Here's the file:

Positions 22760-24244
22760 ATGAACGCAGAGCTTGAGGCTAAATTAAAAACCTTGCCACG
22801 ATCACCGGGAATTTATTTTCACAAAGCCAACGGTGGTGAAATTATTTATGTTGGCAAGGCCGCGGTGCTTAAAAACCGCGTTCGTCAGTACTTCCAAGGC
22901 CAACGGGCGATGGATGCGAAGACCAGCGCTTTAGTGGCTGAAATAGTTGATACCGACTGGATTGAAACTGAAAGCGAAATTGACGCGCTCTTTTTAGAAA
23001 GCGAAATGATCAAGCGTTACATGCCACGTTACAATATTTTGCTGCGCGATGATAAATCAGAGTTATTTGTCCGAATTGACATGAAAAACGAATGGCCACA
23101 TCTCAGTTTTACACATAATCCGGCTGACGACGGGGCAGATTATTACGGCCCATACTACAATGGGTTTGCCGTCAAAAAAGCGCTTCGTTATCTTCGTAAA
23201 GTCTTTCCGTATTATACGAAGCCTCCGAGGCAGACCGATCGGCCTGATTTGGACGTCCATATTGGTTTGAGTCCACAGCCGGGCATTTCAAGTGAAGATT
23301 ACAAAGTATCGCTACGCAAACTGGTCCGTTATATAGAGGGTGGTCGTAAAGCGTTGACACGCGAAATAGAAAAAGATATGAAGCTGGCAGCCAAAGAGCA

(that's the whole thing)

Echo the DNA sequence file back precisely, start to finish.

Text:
Positions 22760-24244
22760 ATGAACGCAGAGCTTGAGGCTAAATTAAAAACCTTGCCACG
22801 ATCACCGGGAATTTATTTTCACAAAGCCAACGGTGGTGAAATTATTTATGTTGGCAAGGCCGCGGTGCTTAAAAACCGCGTTCGTCAGTACTTCCAAGGC
22901 CAACGGGCGATGGATGCGAAGACCAGCGCTTTAGTGGCTGAAATAGTTGATACCGACTGGATTGAAACTGAAAGCGAAATTGACGCGCTCTTTTTAGAAA
23001 GCGAAATGATCAAGCGTTACATGCCACGTTACAATATTTTGCTGCGCGATGATAAATCAGAGTTATTTGTCCGAATTGACATGAAAAACGAATGGCCACA
23101 TCTCAGTTTTACACATAATCCGGCTGACGACGGGGCAGATTATTACGGCCCATACTACAATGGGTTTGCCGTCAAAAAAGCGCTTCGTTATCTTCGTAAA
23201 GTCTTTCCGTATTATACGAAGCCTCCGAGGCAGACCGATCGGCCTGATTTGGACGTCCATATTGGTTTGAGTCCACAGCCGGGCATTTCAAGTGAAGATT
23301 ACAAAGTATCGCTACGCAAACTGGTCCGTTATATAGAGGGTGGTCGTAAAGCGTTGACACGCGAAATAGAAAAAGATATGAAGCTGGCAGCCAAAGAGCA